IDEAS home Printed from https://ideas.repec.org/p/hig/wpaper/175-ec-2017.html
   My bibliography  Save this paper

The Impact of Omnivorism on Consumer Choice: The Case of the Book Market

Author

Listed:
  • Ekaterina S. Demina

    () (National Research University Higher School of Economics)

  • Evgeniy M. Ozhegov

    () (National Research University Higher School of Economics)

Abstract

This research analyzes the impact of the degree of omnivorousness on consumer choice in the book market. Panel Scanner data for 2012-2015 were provided by a Saint Petersburg chain store. The final sample was restricted to 10,789 purchase occasions made by 3,709 loyal clients in 2015. We assessed the degree of omnivorousness through the use of purchase histories of various book genres. A mixed logit model was employed to control for unobserved differences in preferences. The analysis revealed that consumers in the book market are highly heterogeneous, and this is partially explained by their degree of omnivorousness. Concerning such book characteristics like cover type, rating, format size, and publication year, omnivores’ preferences differ from univores’. However, the anticipated distinction in the coefficients of price and number of pages, based on previous researches, was not proved

Suggested Citation

  • Ekaterina S. Demina & Evgeniy M. Ozhegov, 2017. "The Impact of Omnivorism on Consumer Choice: The Case of the Book Market," HSE Working papers WP BRP 175/EC/2017, National Research University Higher School of Economics.
  • Handle: RePEc:hig:wpaper:175/ec/2017
    as

    Download full text from publisher

    File URL: https://wp.hse.ru/data/2017/10/10/1159396680/175EC2017.pdf
    Download Restriction: no

    References listed on IDEAS

    as
    1. Canoy, Marcel & van Ours, Jan C. & van der Ploeg, Frederick, 2006. "The Economics of Books," Handbook of the Economics of Art and Culture, in: V.A. Ginsburgh & D. Throsby (ed.), Handbook of the Economics of Art and Culture, edition 1, volume 1, chapter 21, pages 721-761, Elsevier.
    2. Aguzzoni, Luca & Argentesi, Elena & Ciari, Lorenzo & Duso, Tomaso & Tognoni, Massimo, 2016. "Ex-post Merger Evaluation in the U.K. Retail Market for Books," EconStor Open Access Articles, ZBW - Leibniz Information Centre for Economics, pages 170-200.
    3. Edlira Shehu & Tim Prostka & Christina Schmidt-Stölting & Michel Clement & Eva Blömeke, 2014. "The influence of book advertising on sales in the German fiction book market," Journal of Cultural Economics, Springer;The Association for Cultural Economics International, vol. 38(2), pages 109-130, May.
    4. Yin Zhang & Sonali Kudva, 2014. "E-books versus print books: Readers' choices and preferences across contexts," Journal of the Association for Information Science & Technology, Association for Information Science & Technology, vol. 65(8), pages 1695-1706, August.
    5. Jordi Sintas & Ercilia Álvarez, 2002. "The Consumption of Cultural Products: An Analysis of the Spanish Social Space," Journal of Cultural Economics, Springer;The Association for Cultural Economics International, vol. 26(2), pages 115-138, May.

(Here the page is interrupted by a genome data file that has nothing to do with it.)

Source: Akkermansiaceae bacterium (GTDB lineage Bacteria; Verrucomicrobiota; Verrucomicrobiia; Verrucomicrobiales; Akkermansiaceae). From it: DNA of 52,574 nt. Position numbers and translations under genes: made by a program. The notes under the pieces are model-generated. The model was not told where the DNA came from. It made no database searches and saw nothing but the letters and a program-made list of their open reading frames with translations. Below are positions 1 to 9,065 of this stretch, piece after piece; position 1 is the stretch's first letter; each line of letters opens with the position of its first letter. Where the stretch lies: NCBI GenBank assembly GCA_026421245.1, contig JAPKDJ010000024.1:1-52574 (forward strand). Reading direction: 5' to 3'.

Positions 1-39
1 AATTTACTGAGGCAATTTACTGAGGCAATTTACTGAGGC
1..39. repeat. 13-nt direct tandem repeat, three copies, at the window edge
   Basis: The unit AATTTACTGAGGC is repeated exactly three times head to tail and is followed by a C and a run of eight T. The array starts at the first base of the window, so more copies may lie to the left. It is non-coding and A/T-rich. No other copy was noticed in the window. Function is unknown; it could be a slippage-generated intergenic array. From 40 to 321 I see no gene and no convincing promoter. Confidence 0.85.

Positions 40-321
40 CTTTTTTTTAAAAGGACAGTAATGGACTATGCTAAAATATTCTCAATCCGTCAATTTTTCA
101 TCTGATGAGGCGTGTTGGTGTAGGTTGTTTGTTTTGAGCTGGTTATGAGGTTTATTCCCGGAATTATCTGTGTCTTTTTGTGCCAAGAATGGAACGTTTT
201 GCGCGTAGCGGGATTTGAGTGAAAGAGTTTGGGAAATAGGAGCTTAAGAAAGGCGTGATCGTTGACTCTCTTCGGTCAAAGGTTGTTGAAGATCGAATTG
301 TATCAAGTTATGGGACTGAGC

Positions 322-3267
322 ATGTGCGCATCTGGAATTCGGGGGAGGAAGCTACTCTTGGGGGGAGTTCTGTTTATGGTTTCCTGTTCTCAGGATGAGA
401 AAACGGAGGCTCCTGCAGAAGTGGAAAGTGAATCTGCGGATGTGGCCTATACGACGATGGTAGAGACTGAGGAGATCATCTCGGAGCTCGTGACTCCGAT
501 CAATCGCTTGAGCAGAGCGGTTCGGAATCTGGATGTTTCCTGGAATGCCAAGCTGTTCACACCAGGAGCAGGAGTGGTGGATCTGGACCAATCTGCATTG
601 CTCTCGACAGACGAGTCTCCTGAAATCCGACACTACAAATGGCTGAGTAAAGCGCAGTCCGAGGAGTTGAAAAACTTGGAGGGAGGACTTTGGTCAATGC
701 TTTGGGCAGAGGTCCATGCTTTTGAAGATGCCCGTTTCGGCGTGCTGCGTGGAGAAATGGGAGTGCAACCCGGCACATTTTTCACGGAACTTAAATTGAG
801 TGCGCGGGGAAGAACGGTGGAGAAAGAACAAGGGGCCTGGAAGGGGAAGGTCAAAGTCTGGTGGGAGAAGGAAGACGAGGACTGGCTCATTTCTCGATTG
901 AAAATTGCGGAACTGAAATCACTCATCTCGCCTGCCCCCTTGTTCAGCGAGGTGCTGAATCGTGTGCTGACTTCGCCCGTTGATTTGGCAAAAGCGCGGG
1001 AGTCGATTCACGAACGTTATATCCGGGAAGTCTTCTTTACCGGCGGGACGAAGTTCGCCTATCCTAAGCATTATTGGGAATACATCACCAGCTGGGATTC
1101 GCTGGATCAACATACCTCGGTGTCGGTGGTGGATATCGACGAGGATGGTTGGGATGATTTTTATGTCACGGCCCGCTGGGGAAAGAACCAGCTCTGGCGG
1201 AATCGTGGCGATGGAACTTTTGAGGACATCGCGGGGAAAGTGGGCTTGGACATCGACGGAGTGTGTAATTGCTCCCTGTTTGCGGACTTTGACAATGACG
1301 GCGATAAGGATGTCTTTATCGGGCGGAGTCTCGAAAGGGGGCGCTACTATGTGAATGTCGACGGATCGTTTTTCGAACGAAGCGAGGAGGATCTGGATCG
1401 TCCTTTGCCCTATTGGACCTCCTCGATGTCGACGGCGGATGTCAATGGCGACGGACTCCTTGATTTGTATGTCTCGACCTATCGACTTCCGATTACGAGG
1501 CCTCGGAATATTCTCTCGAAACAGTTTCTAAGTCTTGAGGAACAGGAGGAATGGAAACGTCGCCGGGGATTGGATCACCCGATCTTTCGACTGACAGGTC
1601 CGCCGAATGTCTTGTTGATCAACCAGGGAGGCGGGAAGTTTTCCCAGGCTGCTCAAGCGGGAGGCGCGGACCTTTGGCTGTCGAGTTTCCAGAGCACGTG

6. Peter M. Guadagni & John D. C. Little, 1983. "A Logit Model of Brand Choice Calibrated on Scanner Data," Marketing Science, INFORMS, vol. 2(3), pages 203-238.
    7. Victor Fernandez-Blanco & Juan Prieto-Rodriguez & Javier Suarez-Pandiello, 2015. "A quantitative analysis of reading habits," ACEI Working Paper Series AWP-05-2015, Association for Cultural Economics International, revised May 2015.
    Full references (including those not matched with items on IDEAS)

    More about this item

    Keywords

    omnivorism; discrete choice; demand for books; consumer behavior.;

    JEL classification:

    • Z - Other Special Topics

    NEP fields

    This paper has been announced in the following NEP Reports:

    Statistics

    Access and download statistics

    Corrections

    All material on this site has been provided by the respective publishers and authors. You can help correct errors and omissions. When requesting a correction, please mention this item's handle: RePEc:hig:wpaper:175/ec/2017. See general information about how to correct material in RePEc.

    For technical questions regarding this item, or to correct its authors, title, abstract, bibliographic or download information, contact: (Shamil Abdulaev) or (Shamil Abdulaev). General contact details of provider: http://edirc.repec.org/data/hsecoru.html .

    If you have authored this item and are not yet registered with RePEc, we encourage you to do it here. This allows to link your profile to this item. It also allows you to accept potential citations to this item that we are uncertain about.

    If CitEc recognized a reference but did not link an item in RePEc to it, you can help with this form .

    If you know of missing items citing this one, you can help us creating those links by adding the relevant references in the same way as above, for each refering item. If you are a registered author of this item, you may also want to check the "citations" tab in your RePEc Author Service profile, as there may be some citations waiting for confirmation.

    Please note that corrections may take a couple of weeks to filter through the various RePEc services.

    IDEAS is a RePEc service hosted by the Research Division of the Federal Reserve Bank of St. Louis . RePEc uses bibliographic data supplied by the respective publishers.